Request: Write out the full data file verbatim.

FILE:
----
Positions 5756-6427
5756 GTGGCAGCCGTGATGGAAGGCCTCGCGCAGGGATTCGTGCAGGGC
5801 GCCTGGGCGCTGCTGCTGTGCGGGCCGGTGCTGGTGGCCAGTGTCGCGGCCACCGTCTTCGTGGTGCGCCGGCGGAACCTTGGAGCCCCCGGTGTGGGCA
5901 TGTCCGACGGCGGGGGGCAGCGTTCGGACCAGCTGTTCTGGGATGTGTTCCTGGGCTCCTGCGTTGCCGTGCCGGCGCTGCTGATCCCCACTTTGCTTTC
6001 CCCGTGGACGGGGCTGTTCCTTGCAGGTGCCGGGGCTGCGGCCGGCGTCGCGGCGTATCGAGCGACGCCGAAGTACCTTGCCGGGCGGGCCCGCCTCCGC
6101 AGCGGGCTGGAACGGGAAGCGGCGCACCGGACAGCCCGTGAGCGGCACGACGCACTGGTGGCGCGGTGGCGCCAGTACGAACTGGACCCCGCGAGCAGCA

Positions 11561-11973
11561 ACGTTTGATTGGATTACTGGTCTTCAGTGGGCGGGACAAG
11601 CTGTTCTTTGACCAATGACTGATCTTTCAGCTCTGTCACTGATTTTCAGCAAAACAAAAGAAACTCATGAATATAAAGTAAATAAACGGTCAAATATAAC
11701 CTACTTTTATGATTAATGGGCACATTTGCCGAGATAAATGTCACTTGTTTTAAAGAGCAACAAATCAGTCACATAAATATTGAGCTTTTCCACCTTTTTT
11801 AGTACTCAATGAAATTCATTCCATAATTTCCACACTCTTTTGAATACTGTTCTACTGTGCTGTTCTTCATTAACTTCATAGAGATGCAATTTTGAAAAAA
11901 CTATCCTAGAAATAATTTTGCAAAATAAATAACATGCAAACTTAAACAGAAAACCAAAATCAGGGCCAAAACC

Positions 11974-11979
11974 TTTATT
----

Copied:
Positions 5756-6427
5756 GTGGCAGCCGTGATGGAAGGCCTCGCGCAGGGATTCGTGCAGGGC
5801 GCCTGGGCGCTGCTGCTGTGCGGGCCGGTGCTGGTGGCCAGTGTCGCGGCCACCGTCTTCGTGGTGCGCCGGCGGAACCTTGGAGCCCCCGGTGTGGGCA
5901 TGTCCGACGGCGGGGGGCAGCGTTCGGACCAGCTGTTCTGGGATGTGTTCCTGGGCTCCTGCGTTGCCGTGCCGGCGCTGCTGATCCCCACTTTGCTTTC
6001 CCCGTGGACGGGGCTGTTCCTTGCAGGTGCCGGGGCTGCGGCCGGCGTCGCGGCGTATCGAGCGACGCCGAAGTACCTTGCCGGGCGGGCCCGCCTCCGC
6101 AGCGGGCTGGAACGGGAAGCGGCGCACCGGACAGCCCGTGAGCGGCACGACGCACTGGTGGCGCGGTGGCGCCAGTACGAACTGGACCCCGCGAGCAGCA

Positions 11561-11973
11561 ACGTTTGATTGGATTACTGGTCTTCAGTGGGCGGGACAAG
11601 CTGTTCTTTGACCAATGACTGATCTTTCAGCTCTGTCACTGATTTTCAGCAAAACAAAAGAAACTCATGAATATAAAGTAAATAAACGGTCAAATATAAC
11701 CTACTTTTATGATTAATGGGCACATTTGCCGAGATAAATGTCACTTGTTTTAAAGAGCAACAAATCAGTCACATAAATATTGAGCTTTTCCACCTTTTTT
11801 AGTACTCAATGAAATTCATTCCATAATTTCCACACTCTTTTGAATACTGTTCTACTGTGCTGTTCTTCATTAACTTCATAGAGATGCAATTTTGAAAAAA
11901 CTATCCTAGAAATAATTTTGCAAAATAAATAACATGCAAACTTAAACAGAAAACCAAAATCAGGGCCAAAACC

Positions 11974-11979
11974 TTTATT